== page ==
While shown as separate policies 44A, 44B (“policies 44”), these policies 44 may be defined in a manner so that one qualifies another. That is, to-peer policies 44A may be applied first based on the destination address to which the route advertisement is to be forwarded to retrieve a list of destination addresses to which this route advertisement should be forwarded. Next, from-peer policies 44B may be applied based on the source address from which the route advertisement was sent to further refine the list of destination addresses to which this route advertisement should be forwarded. In this sense, policies 44 may collectively represent a per to-peer per from-peer policies database, where the to-peer is the primary key and the from-peer is the secondary key. Thus, while described as being separate policies 44 in this disclosure, policies 44 may represent hierarchical policies that are applied on after another to further determine to which peers this route advertisement is to be forwarded.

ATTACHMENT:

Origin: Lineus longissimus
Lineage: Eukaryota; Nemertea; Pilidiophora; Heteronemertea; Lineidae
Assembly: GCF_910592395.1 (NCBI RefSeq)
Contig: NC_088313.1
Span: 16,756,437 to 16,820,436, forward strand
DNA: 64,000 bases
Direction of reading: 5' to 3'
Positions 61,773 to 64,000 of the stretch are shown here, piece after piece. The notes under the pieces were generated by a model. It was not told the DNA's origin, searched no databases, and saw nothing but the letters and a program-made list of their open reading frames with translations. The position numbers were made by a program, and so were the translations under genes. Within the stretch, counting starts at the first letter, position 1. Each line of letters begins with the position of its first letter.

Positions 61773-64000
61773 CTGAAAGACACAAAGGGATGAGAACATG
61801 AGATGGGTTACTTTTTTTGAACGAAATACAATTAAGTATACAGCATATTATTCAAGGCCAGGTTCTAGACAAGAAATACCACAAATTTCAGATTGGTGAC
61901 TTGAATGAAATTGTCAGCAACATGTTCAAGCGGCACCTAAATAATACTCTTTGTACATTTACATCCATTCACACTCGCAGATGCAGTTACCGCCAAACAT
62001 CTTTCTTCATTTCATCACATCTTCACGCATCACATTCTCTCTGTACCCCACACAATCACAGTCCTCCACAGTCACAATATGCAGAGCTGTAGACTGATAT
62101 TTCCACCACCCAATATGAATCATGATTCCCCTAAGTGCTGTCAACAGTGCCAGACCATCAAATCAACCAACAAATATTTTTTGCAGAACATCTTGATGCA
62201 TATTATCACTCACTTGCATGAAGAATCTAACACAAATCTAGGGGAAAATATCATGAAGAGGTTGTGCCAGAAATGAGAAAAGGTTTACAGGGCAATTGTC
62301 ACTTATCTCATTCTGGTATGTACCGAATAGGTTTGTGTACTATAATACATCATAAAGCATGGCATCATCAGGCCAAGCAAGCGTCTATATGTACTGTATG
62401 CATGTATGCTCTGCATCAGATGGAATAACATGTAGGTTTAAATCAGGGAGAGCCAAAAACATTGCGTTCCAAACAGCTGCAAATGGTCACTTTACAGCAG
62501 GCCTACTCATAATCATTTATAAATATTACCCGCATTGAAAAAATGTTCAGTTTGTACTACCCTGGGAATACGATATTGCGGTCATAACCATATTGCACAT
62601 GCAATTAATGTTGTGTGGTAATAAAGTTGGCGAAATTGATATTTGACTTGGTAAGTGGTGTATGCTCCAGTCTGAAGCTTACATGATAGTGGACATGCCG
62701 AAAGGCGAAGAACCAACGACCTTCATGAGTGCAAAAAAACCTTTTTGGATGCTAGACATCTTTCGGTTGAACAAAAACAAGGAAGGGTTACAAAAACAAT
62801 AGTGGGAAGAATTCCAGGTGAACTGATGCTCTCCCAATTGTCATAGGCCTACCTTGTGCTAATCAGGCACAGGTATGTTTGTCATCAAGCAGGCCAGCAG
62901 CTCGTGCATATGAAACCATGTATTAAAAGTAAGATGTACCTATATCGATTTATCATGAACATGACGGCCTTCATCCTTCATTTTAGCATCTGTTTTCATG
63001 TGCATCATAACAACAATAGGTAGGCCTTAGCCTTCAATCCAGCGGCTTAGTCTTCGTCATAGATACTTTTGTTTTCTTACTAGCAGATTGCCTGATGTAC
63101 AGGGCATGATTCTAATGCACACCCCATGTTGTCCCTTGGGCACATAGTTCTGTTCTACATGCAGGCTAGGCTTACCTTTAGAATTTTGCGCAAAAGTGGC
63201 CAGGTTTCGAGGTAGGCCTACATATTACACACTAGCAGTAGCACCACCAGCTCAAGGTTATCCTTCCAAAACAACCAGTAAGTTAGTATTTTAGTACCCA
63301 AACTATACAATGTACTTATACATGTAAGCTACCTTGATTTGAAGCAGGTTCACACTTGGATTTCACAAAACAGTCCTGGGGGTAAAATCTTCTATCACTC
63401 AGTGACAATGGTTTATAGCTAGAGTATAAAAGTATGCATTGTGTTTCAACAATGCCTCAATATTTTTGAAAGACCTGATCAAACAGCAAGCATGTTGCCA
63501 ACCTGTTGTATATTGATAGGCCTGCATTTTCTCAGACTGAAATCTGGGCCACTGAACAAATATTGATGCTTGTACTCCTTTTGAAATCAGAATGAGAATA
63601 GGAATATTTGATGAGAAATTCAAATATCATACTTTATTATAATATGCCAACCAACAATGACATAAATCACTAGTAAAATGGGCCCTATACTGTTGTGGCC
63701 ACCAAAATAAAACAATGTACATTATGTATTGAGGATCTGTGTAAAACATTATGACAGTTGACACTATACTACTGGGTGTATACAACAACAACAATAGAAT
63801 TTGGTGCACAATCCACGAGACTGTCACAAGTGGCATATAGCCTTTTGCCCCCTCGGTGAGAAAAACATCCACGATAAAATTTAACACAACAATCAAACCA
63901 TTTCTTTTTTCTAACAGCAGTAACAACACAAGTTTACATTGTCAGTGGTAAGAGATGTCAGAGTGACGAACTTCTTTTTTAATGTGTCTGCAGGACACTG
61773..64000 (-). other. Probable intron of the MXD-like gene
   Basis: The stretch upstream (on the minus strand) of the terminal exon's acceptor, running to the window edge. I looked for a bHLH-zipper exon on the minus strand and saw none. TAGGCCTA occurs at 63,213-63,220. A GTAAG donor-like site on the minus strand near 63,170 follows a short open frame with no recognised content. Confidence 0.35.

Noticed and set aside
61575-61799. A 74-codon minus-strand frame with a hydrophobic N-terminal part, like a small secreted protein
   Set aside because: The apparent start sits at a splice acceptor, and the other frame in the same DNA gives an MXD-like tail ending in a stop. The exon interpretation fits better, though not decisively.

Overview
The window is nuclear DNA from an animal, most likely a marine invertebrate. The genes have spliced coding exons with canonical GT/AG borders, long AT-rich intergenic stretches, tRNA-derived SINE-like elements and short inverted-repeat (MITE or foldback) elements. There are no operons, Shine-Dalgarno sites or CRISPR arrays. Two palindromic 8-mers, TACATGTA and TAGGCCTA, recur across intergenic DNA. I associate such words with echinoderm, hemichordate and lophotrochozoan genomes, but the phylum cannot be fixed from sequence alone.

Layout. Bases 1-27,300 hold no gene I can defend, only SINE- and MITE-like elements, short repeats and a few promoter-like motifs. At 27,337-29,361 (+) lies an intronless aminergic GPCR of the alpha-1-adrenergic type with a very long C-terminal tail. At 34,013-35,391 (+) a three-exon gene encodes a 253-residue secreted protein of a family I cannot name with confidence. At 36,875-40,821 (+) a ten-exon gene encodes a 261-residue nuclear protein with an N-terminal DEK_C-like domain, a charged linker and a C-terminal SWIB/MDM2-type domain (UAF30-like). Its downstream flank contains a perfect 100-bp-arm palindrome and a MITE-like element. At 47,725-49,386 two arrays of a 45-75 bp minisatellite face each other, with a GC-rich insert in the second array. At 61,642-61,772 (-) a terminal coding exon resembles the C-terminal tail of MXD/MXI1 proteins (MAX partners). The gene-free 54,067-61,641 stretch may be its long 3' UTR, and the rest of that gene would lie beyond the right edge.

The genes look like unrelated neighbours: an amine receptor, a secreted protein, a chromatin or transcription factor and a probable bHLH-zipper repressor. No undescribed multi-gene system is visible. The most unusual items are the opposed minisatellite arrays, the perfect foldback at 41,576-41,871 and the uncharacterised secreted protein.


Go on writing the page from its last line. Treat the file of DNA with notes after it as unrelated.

In accordance with the techniques described in this disclosure, an administrator or other network operator interfaces with control plane 26A via a user interface presented by UI module 32 so as to configure BGP module 34 to act as a route server rather than an ordinary or standard router. In other words, the administrator may configure BGP module 34 such that inbound processing module 36 tunnels the original path attributes specified in a route advertisement through route processing module 38 using an optional RS-ATTR. In addition, the administrator may define or otherwise specify to-peer policies 44A and from-peer policies 44B within IX route processing module 42. Once configured, interface 24A may receive route advertisement 20 via inbound network link 28A from PE router 16A shown in the example of FIG. 1. Interface 24A forwards this route advertisement to forwarding component 27 within data plane 26B. Forwarding component 27 recognizes this route advertisement as a control plane message and forwards this route advertisement to control plane 26A, which directs route advertisement 20 to BGP module 34.